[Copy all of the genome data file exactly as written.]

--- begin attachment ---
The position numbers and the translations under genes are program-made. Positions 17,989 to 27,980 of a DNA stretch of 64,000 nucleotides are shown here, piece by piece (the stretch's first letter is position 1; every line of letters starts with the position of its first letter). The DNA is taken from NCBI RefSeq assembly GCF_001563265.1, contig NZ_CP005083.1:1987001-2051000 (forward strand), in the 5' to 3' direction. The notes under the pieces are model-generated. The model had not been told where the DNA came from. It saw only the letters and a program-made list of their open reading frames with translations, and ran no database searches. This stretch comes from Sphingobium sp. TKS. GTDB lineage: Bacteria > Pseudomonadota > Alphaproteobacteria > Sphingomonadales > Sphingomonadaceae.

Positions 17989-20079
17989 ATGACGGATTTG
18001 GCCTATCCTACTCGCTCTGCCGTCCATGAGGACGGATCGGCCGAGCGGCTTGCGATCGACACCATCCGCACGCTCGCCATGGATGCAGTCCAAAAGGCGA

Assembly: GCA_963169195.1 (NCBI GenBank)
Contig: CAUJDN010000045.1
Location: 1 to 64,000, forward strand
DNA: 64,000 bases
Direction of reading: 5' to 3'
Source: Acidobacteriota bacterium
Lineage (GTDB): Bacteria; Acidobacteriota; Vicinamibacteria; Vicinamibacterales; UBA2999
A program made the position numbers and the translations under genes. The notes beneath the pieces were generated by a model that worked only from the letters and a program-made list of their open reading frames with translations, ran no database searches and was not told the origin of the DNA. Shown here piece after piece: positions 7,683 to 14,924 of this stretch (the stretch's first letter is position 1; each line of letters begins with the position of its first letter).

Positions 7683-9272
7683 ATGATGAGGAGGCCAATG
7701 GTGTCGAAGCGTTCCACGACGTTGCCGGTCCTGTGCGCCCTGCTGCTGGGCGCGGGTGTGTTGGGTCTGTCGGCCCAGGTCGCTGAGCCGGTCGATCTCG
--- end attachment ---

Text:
The position numbers and the translations under genes are program-made. Positions 17,989 to 27,980 of a DNA stretch of 64,000 nucleotides are shown here, piece by piece (the stretch's first letter is position 1; every line of letters starts with the position of its first letter). The DNA is taken from NCBI RefSeq assembly GCF_001563265.1, contig NZ_CP005083.1:1987001-2051000 (forward strand), in the 5' to 3' direction. The notes under the pieces are model-generated. The model had not been told where the DNA came from. It saw only the letters and a program-made list of their open reading frames with translations, and ran no database searches. This stretch comes from Sphingobium sp. TKS. GTDB lineage: Bacteria > Pseudomonadota > Alphaproteobacteria > Sphingomonadales > Sphingomonadaceae.

Positions 17989-20079
17989 ATGACGGATTTG
18001 GCCTATCCTACTCGCTCTGCCGTCCATGAGGACGGATCGGCCGAGCGGCTTGCGATCGACACCATCCGCACGCTCGCCATGGATGCAGTCCAAAAGGCGA

Assembly: GCA_963169195.1 (NCBI GenBank)
Contig: CAUJDN010000045.1
Location: 1 to 64,000, forward strand
DNA: 64,000 bases
Direction of reading: 5' to 3'
Source: Acidobacteriota bacterium
Lineage (GTDB): Bacteria; Acidobacteriota; Vicinamibacteria; Vicinamibacterales; UBA2999
A program made the position numbers and the translations under genes. The notes beneath the pieces were generated by a model that worked only from the letters and a program-made list of their open reading frames with translations, ran no database searches and was not told the origin of the DNA. Shown here piece after piece: positions 7,683 to 14,924 of this stretch (the stretch's first letter is position 1; each line of letters begins with the position of its first letter).

Positions 7683-9272
7683 ATGATGAGGAGGCCAATG
7701 GTGTCGAAGCGTTCCACGACGTTGCCGGTCCTGTGCGCCCTGCTGCTGGGCGCGGGTGTGTTGGGTCTGTCGGCCCAGGTCGCTGAGCCGGTCGATCTCG